Monday, December 12, 2011

An Orthodox Jewish community has had to face up to claims of child sex abuse after 83 men and two women were arrested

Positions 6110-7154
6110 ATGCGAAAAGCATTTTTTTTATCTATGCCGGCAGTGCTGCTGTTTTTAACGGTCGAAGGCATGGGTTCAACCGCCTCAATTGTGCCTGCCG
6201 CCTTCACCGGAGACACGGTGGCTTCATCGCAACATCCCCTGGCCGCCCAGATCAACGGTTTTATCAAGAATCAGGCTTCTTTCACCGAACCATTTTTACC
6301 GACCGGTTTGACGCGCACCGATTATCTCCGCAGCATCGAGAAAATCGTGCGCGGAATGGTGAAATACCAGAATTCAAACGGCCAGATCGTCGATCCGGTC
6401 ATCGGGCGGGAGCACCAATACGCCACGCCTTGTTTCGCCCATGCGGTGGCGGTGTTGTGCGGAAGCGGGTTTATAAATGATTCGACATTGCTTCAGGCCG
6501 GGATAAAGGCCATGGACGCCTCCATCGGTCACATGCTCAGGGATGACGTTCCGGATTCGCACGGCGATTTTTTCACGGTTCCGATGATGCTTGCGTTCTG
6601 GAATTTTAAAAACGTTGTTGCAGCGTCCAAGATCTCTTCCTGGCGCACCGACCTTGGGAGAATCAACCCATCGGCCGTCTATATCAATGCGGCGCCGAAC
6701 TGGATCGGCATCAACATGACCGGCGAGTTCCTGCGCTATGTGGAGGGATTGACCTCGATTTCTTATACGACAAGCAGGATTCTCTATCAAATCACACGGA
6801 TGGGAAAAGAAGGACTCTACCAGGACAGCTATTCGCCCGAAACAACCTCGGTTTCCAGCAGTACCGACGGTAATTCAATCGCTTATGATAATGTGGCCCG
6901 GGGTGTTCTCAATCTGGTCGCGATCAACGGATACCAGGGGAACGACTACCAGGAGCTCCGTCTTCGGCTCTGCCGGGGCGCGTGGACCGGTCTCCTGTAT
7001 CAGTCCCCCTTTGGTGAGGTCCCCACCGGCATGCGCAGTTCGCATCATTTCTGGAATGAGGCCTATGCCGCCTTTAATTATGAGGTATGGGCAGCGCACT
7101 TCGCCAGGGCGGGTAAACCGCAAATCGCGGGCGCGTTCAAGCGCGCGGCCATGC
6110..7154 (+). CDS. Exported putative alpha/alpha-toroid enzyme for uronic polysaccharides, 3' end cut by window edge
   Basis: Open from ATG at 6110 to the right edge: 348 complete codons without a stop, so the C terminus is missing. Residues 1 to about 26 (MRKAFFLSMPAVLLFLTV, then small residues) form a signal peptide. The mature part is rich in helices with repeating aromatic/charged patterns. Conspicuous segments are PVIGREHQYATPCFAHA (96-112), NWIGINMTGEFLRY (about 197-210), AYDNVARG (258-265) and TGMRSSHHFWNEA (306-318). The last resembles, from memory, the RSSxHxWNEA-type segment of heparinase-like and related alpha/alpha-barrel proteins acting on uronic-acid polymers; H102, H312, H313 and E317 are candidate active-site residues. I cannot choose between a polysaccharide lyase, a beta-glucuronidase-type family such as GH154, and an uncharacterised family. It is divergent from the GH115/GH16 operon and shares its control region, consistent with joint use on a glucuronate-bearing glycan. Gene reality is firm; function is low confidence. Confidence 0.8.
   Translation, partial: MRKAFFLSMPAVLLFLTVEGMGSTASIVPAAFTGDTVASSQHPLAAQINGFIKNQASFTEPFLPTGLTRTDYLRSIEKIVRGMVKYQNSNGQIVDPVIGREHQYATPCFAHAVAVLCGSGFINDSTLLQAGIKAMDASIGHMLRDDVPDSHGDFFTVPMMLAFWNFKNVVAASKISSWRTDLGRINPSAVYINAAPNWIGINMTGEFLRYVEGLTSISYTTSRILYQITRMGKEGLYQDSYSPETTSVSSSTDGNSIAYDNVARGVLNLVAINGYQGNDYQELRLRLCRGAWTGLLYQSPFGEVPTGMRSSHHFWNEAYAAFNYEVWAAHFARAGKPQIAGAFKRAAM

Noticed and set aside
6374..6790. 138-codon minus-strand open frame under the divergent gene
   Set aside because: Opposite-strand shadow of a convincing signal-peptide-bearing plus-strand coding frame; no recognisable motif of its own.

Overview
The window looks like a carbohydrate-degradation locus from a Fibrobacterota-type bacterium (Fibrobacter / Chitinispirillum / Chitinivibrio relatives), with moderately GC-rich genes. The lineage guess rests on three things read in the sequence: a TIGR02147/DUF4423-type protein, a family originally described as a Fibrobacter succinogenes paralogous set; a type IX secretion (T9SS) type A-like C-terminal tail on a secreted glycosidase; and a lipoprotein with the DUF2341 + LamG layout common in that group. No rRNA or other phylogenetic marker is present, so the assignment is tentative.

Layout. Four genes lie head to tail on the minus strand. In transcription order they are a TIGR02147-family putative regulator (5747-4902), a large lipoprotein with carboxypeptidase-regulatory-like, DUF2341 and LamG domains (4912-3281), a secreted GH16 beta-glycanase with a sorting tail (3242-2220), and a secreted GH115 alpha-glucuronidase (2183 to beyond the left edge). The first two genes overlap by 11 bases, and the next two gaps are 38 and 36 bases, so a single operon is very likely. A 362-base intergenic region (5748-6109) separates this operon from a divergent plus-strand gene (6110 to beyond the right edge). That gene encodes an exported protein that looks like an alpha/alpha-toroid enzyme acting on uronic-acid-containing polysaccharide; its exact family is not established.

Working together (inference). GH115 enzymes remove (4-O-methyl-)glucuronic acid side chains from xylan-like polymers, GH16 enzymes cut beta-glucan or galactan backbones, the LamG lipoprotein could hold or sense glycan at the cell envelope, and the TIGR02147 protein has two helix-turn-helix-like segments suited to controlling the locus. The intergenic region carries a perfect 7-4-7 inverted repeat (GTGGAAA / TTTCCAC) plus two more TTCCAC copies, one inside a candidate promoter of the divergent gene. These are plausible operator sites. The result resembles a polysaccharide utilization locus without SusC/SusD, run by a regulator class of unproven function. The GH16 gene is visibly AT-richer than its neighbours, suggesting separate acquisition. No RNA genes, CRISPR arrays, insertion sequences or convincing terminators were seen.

An initiative was set up to encourage victims to come forward despite pressure from the close-knit Jewish religious society to hush up the crimes. Some 117 male and female victims have approached authorities in Brooklyn, New York since 2006. There were 89 accusers under the age of 17. One suspect Andrew Goodman, 27, worked with Jewish charities involving vulnerable young people and the disabled. He was charged with sexually abusing two Orthodox boys at his home in the Flatbush neighborhood in September 2011. One child was abused between the ages of 11 and 15, the other from 13 until he was 16 years old. Goodman reportedly filmed sex acts with the boys on a webcam after plying them with alcohol in his bedroom and making them watch child porn. Neighbors had filmed Goodman sneaking the children into the home that he shared with his parents and sister. In the surveillance tape, Goodman was seen opening his front door for the boys. Lubricants, empty liquor bottles, boys’ clothing and a butcher knife were discovered in the 27-year-old's room. He also threatened the life of one boy who reported him to authorities. Goodman has pleaded not guilty. He is being held at Rikers Island Prison until his next hearing on December 21, 2011. After being shown the footage in court in September 2011, Judge Patricia DiMango set the pedophile's bail at $1 million. The Brooklyn District Attorney's office had been accused of being soft on Jewish child abusers which lead to steps being put in place to make it easier for suspected victims to come forward. The plan was called Kol Tzedek which translates from Hebrew as voice of justice. DA Charles Hynes instigated the outreach program which offers a confidential hot-line and access to culturally sensitive social workers from the sex crimes bureau. Assistant DA Rhonnie Jaus, head of the child sex abuse division, said that 38 individuals had been prosecuted so far with 14 abusers jailed. Sentences varied from one month to 20 years for crimes including sex abuse, attempted kidnapping and sodomy. However 24 pedophiles were not jailed. In some instances, the case against them collapsed when victims and their families backed out of giving evidence in court following pressure from the Jewish religious community, according to the assistant DA. Authorities have another 47 cases pending. The Orthodox Jewish organization Agudath Israel of America, which has its headquarters in Manhattan, rules that anyone who claims to have been sexually abused by another Jew must consult rabbis first. Only then is the decision made whether to go to secular authorities. Goodman worked for OHEL Children's Home and Family Services which provides care for vulnerable children and disabled adults. The non-profit group aims to help victims who have suffered domestic, sexual or emotional abuse.

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